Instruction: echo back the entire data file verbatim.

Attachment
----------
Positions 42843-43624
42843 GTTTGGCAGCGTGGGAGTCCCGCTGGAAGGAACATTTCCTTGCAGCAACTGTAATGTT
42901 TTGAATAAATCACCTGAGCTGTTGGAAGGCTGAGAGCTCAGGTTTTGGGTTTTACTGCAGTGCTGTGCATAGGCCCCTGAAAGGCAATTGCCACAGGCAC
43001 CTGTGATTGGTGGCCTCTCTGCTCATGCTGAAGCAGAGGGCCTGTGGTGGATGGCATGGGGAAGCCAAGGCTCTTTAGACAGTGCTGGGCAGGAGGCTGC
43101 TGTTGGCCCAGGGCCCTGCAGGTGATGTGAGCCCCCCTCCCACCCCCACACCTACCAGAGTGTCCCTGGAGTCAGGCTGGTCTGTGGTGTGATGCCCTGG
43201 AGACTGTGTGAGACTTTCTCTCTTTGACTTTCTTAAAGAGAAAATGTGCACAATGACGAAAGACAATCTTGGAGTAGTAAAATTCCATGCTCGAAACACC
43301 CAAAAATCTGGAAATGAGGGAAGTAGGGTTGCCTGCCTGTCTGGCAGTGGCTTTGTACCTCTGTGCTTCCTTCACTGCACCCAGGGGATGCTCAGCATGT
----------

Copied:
Positions 42843-43624
42843 GTTTGGCAGCGTGGGAGTCCCGCTGGAAGGAACATTTCCTTGCAGCAACTGTAATGTT
42901 TTGAATAAATCACCTGAGCTGTTGGAAGGCTGAGAGCTCAGGTTTTGGGTTTTACTGCAGTGCTGTGCATAGGCCCCTGAAAGGCAATTGCCACAGGCAC
43001 CTGTGATTGGTGGCCTCTCTGCTCATGCTGAAGCAGAGGGCCTGTGGTGGATGGCATGGGGAAGCCAAGGCTCTTTAGACAGTGCTGGGCAGGAGGCTGC
43101 TGTTGGCCCAGGGCCCTGCAGGTGATGTGAGCCCCCCTCCCACCCCCACACCTACCAGAGTGTCCCTGGAGTCAGGCTGGTCTGTGGTGTGATGCCCTGG
43201 AGACTGTGTGAGACTTTCTCTCTTTGACTTTCTTAAAGAGAAAATGTGCACAATGACGAAAGACAATCTTGGAGTAGTAAAATTCCATGCTCGAAACACC
43301 CAAAAATCTGGAAATGAGGGAAGTAGGGTTGCCTGCCTGTCTGGCAGTGGCTTTGTACCTCTGTGCTTCCTTCACTGCACCCAGGGGATGCTCAGCATGT